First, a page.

- 4" PVC pipes, 5' tall (2 count)
- 50 Qt. Storage Box Clear Plastic
- 300 GPH Pump
- 6' of food safe 3/4" Black Tubing
- 1/2-Inch PVC Slip-fit Female Adapter Pipe Fitting - Barb
- 1/2-Inch PVC Male Thread Adapter Pipe Fitting - Barb
- 1/2-Inch PVC T Shape (3 count)1/2-Inch End Caps
- Aquarium pebbles
- Aquarium heater - 100W
- 2 Ball valves
- Reused plastic bottles
All of these materials can be found at local hardware stores, pet stores, or purchased online for under $60. We recommend repurposing as many materials as possible from your community (pro DIY).
Step 1: Drill the Holes
Using a drill and hole saw bit. We used a 3 inch hole saw. The reason for the 3 inch size is to later accommodate reusable materials for media holders like plastic water bottles.
1. measure the height of your fish tank/plastic container. Then from that mark on your pipe, drill the holes 8" apart, measuring from the center point of each hole.
*You'll want to drill a hole below the mark too so that the fish can swim freely through the pipe in the fish tank.
2. use a file or sandpaper to smooth off any plastic burrs.
Step 2: Cut Holes for Pipes
1. After tracing the pipe ends on the lid, use a jig saw to cut the holes for the pipes.
2. Cut inside the lines by 1mm for a snug fit.
Step 3: Add the Pump and Media
1. Add your pump to the container/fish tank and connect the 1/2" threaded barb to the pump and black tubing.
2. Add your media (aquarium pebbles, etc). This should amount to around at least10% of the total volume of your system to allow for enough space for nitrifying bacteria to live. Nitrifying bacteria are the magic that makes this system work.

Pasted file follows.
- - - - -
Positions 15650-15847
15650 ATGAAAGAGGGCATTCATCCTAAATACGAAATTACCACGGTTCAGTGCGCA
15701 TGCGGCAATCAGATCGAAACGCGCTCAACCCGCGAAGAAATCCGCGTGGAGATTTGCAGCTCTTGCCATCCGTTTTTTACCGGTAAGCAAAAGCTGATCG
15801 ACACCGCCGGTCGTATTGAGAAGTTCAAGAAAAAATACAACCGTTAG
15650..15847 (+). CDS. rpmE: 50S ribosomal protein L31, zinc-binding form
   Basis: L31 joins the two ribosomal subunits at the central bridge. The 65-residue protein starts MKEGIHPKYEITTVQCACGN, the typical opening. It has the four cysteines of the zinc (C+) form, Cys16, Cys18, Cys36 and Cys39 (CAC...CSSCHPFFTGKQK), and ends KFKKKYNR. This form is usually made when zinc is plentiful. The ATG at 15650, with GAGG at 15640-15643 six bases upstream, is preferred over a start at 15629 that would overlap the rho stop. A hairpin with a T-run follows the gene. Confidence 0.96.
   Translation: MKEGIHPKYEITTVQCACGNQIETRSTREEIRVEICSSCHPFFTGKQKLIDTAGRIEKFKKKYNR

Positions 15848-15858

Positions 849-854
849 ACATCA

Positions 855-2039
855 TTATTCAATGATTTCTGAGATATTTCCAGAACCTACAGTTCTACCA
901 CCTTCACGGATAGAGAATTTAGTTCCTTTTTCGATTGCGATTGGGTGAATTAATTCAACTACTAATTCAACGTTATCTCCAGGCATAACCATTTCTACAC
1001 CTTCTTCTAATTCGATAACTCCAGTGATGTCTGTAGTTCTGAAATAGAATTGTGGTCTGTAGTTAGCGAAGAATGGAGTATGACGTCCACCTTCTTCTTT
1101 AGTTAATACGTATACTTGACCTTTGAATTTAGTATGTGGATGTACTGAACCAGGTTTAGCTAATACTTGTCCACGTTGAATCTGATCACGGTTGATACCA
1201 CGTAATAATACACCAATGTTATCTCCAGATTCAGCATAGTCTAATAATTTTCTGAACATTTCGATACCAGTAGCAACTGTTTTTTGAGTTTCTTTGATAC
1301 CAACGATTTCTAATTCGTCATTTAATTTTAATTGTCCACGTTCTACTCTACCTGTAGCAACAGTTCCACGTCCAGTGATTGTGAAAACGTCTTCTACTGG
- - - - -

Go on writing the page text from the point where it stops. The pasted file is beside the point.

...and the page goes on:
3. Some pumps come with an attached filter. If it does not, you'll need to rig up a filter so that your pump doesn't clog. Here we used a 2 inch net pot, sponge, and a zip tie.
Step 4: Plumbing the Top Irrigators
1. Measure the distance between the centers of your pipes. Using a hacksaw or pipe cutter, cut two pieces of 1/2 inch PVC pipe to go between the PVC T-Shape drippers and connected everything.
2. Cap the two ends with your PVC end caps.
*If you find you need more water flow control, add 2 ball valves to the drip outlets.
Step 5: Reuse Plastic Bottles for Root Holders
Reuse plastic bottles with holes cut in them to hold your seedlings in place. Make sure to put enough holes/gaps in so that the drip stream keeps everything wet and make a bottom hole for the roots to grow through. The plastic bottles are longer and extend further to the back of the pipe (to better catch the water flow).
Step 6: Add Water and Fish and Plants!
1. Go ahead and add the water. Make sure to use dechlorination product or let the water sit 24+ hours before adding the fish to allow the chlorine in tap water to dissipate.
2. Add 1 or 2 small goldfish.
3. Add your seedlings! It is best to let them develop 3-4 true leaves in your nursery before placing them in the system.